The researchers said that there was a 16% increase in the risk of cancer for every four inches (10cm) above five feet a person’s height was.
The study of more than one million women suggested chemicals that control growth might also affect tumors.
Cancer Research UK said tall people should not be alarmed by the findings.
The study followed 1.3 million middle-aged women in the UK between 1996 and 2001.
10 cancers where the risk increases with height are colon, rectal, malignant melanoma, breast, endometrial (uterus), ovarian, kidney, lymphoma, non-Hodgkin lymphoma and leukemia.
Those in the tallest group, over 5ft 9in, were 37% more likely to have developed a tumor than those in the shortest group, under 5ft.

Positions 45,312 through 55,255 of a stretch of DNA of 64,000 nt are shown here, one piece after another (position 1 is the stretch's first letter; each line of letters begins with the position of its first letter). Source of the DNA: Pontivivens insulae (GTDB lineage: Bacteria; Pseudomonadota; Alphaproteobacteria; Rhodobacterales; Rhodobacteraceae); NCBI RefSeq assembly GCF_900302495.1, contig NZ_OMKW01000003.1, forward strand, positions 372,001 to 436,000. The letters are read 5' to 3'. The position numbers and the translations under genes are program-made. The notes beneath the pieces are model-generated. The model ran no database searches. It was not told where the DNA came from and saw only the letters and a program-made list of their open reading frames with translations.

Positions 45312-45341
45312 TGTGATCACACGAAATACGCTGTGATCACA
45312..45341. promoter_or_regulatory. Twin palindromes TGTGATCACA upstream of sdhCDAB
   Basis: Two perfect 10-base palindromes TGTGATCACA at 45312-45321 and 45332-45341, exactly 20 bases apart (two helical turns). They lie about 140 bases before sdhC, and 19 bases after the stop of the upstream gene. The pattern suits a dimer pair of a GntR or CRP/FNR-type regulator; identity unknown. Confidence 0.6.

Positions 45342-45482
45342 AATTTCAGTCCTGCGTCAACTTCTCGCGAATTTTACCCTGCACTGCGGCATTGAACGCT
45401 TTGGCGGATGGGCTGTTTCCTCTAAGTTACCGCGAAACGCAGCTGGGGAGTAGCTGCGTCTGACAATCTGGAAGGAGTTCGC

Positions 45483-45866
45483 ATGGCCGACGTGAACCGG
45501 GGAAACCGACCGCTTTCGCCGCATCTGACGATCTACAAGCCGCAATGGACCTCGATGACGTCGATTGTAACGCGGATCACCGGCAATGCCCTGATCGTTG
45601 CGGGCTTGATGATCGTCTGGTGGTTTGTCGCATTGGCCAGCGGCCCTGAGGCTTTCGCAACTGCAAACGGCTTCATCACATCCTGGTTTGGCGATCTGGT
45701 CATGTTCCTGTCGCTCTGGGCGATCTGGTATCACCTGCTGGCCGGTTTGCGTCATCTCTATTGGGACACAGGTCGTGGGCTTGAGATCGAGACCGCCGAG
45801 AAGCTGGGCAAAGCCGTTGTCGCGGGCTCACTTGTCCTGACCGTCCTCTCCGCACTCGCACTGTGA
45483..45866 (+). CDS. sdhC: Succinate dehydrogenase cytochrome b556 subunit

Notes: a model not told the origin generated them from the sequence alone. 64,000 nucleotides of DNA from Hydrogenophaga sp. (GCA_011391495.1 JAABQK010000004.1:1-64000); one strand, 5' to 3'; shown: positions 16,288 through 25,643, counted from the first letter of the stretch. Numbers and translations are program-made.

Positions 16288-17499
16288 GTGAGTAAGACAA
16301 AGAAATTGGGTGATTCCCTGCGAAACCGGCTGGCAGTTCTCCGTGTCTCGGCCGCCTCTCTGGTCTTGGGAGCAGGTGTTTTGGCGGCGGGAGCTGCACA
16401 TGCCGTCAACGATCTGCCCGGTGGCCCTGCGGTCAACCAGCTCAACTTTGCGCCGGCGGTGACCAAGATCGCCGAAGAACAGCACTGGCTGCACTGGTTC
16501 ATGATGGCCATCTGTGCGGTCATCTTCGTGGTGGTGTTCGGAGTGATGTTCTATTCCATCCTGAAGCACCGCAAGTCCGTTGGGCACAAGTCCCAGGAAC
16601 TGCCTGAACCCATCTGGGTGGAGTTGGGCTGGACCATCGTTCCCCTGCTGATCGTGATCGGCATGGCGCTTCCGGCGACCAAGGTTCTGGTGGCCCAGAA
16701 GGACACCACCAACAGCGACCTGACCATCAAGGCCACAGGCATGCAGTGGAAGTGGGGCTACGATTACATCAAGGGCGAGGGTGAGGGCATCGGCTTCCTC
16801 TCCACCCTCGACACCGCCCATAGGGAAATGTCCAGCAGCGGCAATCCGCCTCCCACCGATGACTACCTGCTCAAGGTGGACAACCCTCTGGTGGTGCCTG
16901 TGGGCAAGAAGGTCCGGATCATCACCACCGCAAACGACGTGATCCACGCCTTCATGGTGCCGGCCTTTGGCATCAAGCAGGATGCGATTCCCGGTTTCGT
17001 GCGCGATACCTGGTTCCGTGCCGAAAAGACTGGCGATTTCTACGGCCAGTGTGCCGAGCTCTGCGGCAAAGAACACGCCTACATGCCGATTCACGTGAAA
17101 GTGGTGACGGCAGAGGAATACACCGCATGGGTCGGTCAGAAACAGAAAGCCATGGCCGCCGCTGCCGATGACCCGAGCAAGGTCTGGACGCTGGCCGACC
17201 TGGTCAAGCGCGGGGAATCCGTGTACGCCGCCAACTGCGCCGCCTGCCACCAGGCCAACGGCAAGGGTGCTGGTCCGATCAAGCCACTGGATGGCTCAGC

Although the study looked only at women, the researchers said the height link was also present in men.
They combined ten other research studies which showed a similar link in men.
Higher levels of growth factors could do two things. They could result in more cells – taller people are made of more stuff so there are more cells which could mutate and become tumors. Alternatively, they could increase the rate of cell division and turnover, increasing the risk of cancer.
The researchers suggested that height could also have contributed to increasing cancer incidence. In Europe, average height is thought to have increased by around 1cm every decade during the 20th Century.
They argued that the height increase in that time could have resulted in a 10-15% more cancers than if heights had remained the same